Regulating Bitcoin like currency is not nearly a catch-all solution, however. Bitcoin is much different than other forms of currencies, and has a great possibility for more independence. To start a cryptocurrency exchange, one doesn’t need to go through a bank or a processing service like Paypal. Instead a developer can create entirely independent applications which accept and process Bitcoin transactions to escape regulations of law. In fact, entire black markets started by independent developers run secretly on the darknet and process thousands of transactions daily. These underground black markets are testimony to the ability to escape regulation and government controls using the cryptocurrency. Alternatively, directories like localbitcoins.com also support transactions through local traders on independent terms and not the terms of tech companies, which also provide an alternative method of avoiding regulated exchanges.
The same issue manifests when treating Bitcoin as property. Writing laws which require owners to declare capital gains in Bitcoin is good in theory, but individuals seeking to avoid taxation through Bitcoin will likely not file their Bitcoin taxes willingly. And unlike physical property like a yacht, or even other assets like stocks and bonds, it is far harder for IRS agents to discover Bitcoin in an individual’s possession. The initial problem of enforcement persists.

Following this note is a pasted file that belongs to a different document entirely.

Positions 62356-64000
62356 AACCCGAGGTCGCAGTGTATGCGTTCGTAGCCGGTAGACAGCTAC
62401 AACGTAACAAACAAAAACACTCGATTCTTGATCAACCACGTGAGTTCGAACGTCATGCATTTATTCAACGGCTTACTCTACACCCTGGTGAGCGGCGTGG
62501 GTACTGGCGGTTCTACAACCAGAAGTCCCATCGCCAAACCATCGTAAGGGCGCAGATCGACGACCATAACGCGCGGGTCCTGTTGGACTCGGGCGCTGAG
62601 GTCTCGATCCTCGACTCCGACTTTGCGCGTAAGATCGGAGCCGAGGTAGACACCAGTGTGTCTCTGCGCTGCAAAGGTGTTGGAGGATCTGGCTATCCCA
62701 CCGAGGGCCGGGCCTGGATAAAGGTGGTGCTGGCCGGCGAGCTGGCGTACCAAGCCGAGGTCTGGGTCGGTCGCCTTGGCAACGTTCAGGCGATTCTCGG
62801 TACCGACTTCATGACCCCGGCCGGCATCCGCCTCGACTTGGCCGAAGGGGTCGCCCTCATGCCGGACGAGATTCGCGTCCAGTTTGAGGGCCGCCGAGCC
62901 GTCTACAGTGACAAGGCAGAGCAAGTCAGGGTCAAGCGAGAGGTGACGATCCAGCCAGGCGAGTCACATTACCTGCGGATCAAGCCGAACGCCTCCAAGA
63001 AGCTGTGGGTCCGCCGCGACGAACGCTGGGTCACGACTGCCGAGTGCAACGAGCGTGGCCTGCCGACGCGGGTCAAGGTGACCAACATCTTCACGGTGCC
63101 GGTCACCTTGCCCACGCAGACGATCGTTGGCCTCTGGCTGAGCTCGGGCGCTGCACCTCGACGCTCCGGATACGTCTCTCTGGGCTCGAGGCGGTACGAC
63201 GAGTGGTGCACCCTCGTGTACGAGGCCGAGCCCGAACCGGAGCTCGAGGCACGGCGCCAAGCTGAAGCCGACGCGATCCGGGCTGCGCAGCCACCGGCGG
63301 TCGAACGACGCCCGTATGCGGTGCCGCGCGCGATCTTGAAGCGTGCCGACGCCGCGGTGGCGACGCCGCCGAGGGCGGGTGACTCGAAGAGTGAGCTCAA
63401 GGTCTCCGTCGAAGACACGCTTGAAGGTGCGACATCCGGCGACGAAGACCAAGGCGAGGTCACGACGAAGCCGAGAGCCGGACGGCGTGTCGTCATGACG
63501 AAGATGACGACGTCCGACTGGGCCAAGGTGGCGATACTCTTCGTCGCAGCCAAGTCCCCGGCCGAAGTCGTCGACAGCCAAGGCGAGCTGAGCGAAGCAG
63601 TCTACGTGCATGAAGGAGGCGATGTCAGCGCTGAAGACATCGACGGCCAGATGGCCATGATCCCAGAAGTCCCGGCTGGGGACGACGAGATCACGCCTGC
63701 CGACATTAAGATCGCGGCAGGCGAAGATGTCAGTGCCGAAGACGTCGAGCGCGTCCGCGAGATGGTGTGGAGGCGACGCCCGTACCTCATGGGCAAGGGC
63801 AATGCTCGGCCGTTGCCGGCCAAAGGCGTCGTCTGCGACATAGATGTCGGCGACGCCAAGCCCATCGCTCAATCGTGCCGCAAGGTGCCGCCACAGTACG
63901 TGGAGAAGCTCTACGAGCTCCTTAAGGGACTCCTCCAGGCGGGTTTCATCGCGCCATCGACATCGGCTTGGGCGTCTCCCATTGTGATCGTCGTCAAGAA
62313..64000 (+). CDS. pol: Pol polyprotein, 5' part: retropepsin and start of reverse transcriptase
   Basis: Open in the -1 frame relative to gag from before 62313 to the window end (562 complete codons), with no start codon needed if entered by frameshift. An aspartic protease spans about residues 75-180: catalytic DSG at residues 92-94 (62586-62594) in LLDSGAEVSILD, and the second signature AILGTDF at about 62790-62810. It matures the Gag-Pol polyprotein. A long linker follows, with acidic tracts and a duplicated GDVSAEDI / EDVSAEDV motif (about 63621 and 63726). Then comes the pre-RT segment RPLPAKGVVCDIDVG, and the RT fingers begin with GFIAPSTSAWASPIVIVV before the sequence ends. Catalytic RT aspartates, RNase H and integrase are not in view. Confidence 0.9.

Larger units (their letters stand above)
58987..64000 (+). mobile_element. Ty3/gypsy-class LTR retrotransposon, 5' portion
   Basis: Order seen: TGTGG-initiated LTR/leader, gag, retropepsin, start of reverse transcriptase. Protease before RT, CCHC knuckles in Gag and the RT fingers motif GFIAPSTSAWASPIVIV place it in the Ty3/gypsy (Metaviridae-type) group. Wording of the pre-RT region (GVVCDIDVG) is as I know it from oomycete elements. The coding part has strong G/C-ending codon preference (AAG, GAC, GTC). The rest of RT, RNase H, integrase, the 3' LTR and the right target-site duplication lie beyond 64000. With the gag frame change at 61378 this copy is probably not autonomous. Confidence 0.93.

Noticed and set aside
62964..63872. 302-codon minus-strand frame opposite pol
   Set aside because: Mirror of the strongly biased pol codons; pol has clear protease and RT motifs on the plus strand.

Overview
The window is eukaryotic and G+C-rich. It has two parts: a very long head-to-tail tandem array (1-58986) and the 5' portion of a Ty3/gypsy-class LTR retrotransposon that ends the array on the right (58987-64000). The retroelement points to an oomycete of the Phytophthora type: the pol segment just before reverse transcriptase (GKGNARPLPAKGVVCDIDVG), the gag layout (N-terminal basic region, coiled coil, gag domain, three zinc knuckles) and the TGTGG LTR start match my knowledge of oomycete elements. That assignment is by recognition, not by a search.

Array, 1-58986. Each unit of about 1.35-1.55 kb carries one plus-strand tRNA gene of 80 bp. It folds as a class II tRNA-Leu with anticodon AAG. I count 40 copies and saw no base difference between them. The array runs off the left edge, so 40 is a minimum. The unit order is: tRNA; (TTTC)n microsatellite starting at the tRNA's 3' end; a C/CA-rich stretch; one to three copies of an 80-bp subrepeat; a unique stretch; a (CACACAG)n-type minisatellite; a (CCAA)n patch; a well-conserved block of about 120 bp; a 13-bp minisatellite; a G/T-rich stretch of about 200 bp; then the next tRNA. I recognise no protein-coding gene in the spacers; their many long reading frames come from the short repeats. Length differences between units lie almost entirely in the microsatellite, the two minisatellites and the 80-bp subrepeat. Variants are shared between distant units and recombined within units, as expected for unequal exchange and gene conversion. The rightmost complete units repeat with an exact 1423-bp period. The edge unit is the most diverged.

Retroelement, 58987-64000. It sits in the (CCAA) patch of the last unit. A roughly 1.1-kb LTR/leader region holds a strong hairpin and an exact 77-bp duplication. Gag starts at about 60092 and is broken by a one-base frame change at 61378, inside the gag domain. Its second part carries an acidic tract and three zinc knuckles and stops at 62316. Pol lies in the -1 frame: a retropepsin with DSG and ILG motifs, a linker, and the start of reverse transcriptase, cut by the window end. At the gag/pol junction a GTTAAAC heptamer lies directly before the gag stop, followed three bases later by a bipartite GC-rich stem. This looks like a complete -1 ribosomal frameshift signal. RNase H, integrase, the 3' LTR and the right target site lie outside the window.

Bitcoin as Digital Information
The last frontier is treating Bitcoin simply as information. As long as the internet is (relatively) free, it seems Bitcoin has a capacity to inherently avoid regulation. What might be the biggest threat to Bitcoin then are threats to the greater internet and digital information environment as a whole. As global governments increase draconian surveillance measures, such as the domestic surveillance programs deployed by the NSA, online communications are now always heavily monitored. New propositions are being pushed forward by agencies such as the FBI to implement mandatory backdoors into digital products to give law enforcement access to private information when they demand it. Other three letter agencies, such as the NSA, can also only hope for such access, for by weakening standard security, new attack vectors will appear within products the NSA have been trying to hack for years.